The German Pinscher
The German Pinscher, formerly referred to as the Pinscher in the UK, is an old breed. True enough, like so many of the great breeds this tough tyke has a history somewhat shrouded in mystery, but there is enough information for us to glean a fair representation of its beginnings in the rough, inclement farmsteads of old Germany.
The breed itself has a strong link to the Standard Schnauzer of the same country, indeed it appears that both breeds sprung from the same root stock. Naturally, the fact that both very short haired and tousled, wiry haired dogs could appear in the same litter raises some interesting questions about the breeds/strains involved in the creation of both, but that is beyond the scope of this description and is merely a conjecture.
The breed that lent itself to the German Pinscher as we know it know became known as the Rattler and looked very much how the Standard Schnauzer looks today- a cobby, square dog, medium in size with a thick, wiry coat and a penchant for vanquishing vermin of any description. From these dogs there appeared occasional puppies with tight, short coats. They were still basically small/medium-sized and had the lithe, lean physique that the Rattler possessed but they looked altogether more graceful and streamlined than the chunkier, hairy siblings that stared at their short-haired brethren in awe.
Well surprisingly things didn't look too good for the Pinscher at the outset, because it was felt that the short coats did not suit the inclement climate, thus the dogs were either given away or at worst culled. In sheer defiance of this ruthless treatment, the German Pinscher demonstrated, however, that they were outstanding vermin hunters and guard dogs for the stables and outhouses of the farms. It was soon realised that far from being a short-haired Rattler the dogs were a breed apart and the locals began breeding them exclusively on their own from that point on.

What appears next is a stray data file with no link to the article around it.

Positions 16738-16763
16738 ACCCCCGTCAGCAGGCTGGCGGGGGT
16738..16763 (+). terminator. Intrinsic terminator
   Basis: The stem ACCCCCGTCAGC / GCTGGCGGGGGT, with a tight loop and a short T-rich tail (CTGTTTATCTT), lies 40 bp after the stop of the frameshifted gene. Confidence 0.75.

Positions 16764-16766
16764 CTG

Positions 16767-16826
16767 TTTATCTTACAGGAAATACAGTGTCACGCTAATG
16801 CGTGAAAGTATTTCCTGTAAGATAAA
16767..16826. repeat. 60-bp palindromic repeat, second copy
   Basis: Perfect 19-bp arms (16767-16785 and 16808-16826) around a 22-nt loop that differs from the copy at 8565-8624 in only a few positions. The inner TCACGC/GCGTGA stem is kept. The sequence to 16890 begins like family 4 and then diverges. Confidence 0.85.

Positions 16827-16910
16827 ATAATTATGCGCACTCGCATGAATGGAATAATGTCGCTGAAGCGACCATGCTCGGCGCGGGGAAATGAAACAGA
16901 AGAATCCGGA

All this happened about 400 years ago and there is no doubt that the Schnauzer and Pinscher, whilst bearing a superficial conformational aspect, are today very different breeds in their own right. This not least because I feel the German Pinscher received an injection of additional blood, probably from the Old English Black and Tan Terrier. This is supported by the fact that breeds such as the German Hunt Terrier, which is basically a modern incarnation of the Old English Black and Tan, bear a resemblance to the German Pinscher, having the flowing outlines which depart from the square and rigid typical terrier design. This is again a conjecture and some of the history of the breed can only be guessed at. The Schnauzer has suffered far more in terms of temperament as well, having lost a lot of the flare that characterised the breed. Not so the German Pinscher, however.
As recently as 20 years ago the breed had a reputation for extreme ferocity and although a lot of strains have been mellowed, they still retain a lot of the 'hair trigger temper' and as such are not an ideal choice for children. The dogs guard instincts were always fostered and as a result it would be a betrayal to the breed and the likes of Werner Jung, who rescued the breed from extinction in the 1950s, to suppress the trait or worse still remove it. Thankfully there are some devoted breeders, who keep the Pinscher in its original form.
Is the German Pinscher right for you ?
German Pinschers are small/medium sized dogs measuring 17-20" at the withers and weighing about 25-40lbs. Bitches tend to be a fair bit smaller and they should look feminine while the dogs look masculine. If you don't want a guard dog then don't get a German Pinscher, if you don't want a dog that will demonstrate loyalty to you and your family but will remain generally aloof to others then don't get a German Pinscher. If you can't handle a strong-minded temperament and a sense of territoriality that means any strangers or friends entering the house when you are not around will likely be greeted with a bite, then don't get a German Pinscher. There are some strains that betray the true Pinscher nature but these are a blurred transparency of the breed as it should be. The reason Herr Louis Doberman selected the breed as foundation stock for the creation of his eponymous dog was because he admired the loyalty and tough element of this great little breed.